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Naval Academy Celebrates Asian Pacific American Heritage Month

Posted on: May 06, 2014 08:00 EDT by LT Teng Ooi

The Naval Academy held an Asian Pacific American Heritage banquet at the Naval Academy Club with special guest Rear Adm. Raquel C. Bono, director of the National Capital Region Medical Directorate of the Defense Health Agency.

Asian Pacific American Heritage Month is a celebration of the culture, traditions and history of Asian Americans and Pacific Islanders in the U.S. and helps raise awareness of their contributions to our nation.

According to the Library of Congress, the observance is in May “to commemorate the immigration of the first Japanese to the United States on May 7, 1843, and to mark the anniversary of the completion of the transcontinental railroad on May 10, 1869. The majority of the workers who laid the tracks were Chinese immigrants.”

In her speech, Bono addressed the importance of understanding the worth and strength of diversity and inclusion in the Navy. Bono originally wanted to go into nursing but her father inspired her to become a doctor and showed her there were no boundaries on what she can do.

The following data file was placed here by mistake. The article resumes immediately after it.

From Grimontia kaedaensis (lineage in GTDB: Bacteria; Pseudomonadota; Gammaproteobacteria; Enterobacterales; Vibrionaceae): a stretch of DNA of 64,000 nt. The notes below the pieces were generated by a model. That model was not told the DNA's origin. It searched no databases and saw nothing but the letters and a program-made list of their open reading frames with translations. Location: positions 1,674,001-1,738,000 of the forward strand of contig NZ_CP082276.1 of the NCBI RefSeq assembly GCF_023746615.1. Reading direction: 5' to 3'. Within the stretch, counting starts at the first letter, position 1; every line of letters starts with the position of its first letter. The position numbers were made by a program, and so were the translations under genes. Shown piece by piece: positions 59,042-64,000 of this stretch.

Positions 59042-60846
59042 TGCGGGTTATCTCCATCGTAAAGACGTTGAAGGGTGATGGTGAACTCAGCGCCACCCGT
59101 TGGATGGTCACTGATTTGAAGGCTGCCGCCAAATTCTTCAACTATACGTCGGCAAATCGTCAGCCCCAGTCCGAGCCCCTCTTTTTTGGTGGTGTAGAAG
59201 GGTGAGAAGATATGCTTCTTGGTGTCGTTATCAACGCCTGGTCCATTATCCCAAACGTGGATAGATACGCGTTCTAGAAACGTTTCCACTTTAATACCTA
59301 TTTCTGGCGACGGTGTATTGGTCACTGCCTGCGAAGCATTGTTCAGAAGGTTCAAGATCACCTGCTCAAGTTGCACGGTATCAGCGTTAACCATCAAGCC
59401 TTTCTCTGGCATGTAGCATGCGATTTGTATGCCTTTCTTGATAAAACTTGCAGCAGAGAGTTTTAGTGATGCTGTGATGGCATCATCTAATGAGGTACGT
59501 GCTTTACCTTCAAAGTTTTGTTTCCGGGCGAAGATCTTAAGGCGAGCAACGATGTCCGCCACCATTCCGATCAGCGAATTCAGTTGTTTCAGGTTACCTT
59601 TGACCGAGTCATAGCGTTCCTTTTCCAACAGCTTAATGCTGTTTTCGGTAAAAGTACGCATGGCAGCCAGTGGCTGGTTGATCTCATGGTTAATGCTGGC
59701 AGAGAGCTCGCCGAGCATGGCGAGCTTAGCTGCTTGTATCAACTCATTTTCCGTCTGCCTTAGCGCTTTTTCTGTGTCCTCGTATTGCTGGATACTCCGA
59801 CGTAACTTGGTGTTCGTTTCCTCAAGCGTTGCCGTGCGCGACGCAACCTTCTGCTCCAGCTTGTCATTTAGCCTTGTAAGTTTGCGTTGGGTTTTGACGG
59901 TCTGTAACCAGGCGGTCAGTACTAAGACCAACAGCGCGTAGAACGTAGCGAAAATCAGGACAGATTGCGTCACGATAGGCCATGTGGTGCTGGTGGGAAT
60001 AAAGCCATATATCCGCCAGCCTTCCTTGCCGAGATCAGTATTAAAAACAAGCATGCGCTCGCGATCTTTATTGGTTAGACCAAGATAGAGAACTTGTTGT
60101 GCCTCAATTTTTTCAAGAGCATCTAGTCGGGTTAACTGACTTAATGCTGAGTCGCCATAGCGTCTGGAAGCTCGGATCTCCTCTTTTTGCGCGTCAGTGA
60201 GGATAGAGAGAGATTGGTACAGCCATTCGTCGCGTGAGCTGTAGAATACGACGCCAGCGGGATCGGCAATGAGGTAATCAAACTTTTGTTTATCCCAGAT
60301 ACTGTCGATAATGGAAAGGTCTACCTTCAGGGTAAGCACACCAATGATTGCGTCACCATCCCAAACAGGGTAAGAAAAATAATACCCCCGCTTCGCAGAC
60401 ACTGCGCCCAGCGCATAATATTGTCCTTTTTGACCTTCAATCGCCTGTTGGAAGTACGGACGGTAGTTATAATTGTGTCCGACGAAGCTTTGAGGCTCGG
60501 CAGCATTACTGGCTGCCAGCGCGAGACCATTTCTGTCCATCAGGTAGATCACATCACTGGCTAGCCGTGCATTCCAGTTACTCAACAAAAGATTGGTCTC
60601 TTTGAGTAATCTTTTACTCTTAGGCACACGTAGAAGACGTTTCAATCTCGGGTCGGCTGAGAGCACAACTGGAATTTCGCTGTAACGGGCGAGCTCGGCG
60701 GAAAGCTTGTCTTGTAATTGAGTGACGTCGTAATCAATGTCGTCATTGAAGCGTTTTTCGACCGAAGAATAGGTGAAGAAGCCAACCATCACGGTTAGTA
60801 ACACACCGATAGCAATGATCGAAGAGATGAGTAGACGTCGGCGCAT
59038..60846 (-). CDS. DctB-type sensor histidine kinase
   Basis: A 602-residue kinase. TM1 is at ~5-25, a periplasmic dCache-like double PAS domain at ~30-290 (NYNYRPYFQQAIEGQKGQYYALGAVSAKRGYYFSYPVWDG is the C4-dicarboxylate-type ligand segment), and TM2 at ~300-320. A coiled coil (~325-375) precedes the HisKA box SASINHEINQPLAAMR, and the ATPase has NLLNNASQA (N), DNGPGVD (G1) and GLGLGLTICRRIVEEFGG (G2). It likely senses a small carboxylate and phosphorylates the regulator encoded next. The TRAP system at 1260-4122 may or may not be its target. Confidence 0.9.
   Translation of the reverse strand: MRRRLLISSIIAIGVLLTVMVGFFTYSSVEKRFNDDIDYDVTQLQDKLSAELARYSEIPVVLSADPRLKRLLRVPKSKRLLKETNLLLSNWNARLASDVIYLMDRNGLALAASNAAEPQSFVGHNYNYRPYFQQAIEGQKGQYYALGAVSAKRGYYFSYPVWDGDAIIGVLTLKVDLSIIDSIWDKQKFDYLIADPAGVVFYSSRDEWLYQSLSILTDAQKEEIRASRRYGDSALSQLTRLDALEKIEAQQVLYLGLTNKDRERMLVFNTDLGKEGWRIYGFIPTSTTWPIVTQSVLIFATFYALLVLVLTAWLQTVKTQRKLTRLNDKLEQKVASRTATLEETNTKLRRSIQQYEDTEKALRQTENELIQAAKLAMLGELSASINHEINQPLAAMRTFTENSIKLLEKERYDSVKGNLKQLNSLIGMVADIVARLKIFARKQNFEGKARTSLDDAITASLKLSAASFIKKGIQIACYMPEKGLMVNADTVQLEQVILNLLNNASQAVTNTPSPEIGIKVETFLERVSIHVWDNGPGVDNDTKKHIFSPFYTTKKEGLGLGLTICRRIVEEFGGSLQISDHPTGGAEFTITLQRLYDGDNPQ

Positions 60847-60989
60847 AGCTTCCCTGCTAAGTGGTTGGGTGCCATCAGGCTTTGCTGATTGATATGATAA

Bono became a medical doctor through the Navy’s Health Professions Scholarship program. She earned her medical degree at Texas Tech University and began her military career with a general surgery residency at naval hospital in Portsmouth, Va. She was the first woman to graduate from the program.

“What I enjoyed about being in the Navy was that I always felt confident that my ability to advance was going to be based on my capabilities and my performance. I felt that I had an equitable opportunity to succeed,” she said.

Citing her own experiences, Bono strongly encourages students to apply for the Health Professions Student Program as a way of entering the medical profession.

“My experiences in the Navy have made me a better doctor, a better leader, and a better person, while allowing me financial independence during medical school,” she said. “I got paid to go to medical school, while serving my country and learning how to be a better leader.”

Asian Pacific Americans have helped defend the United States and for those currently serving in the U.S. military, and they are continuing this tradition by carrying the torch of freedom and keeping our nation safe.

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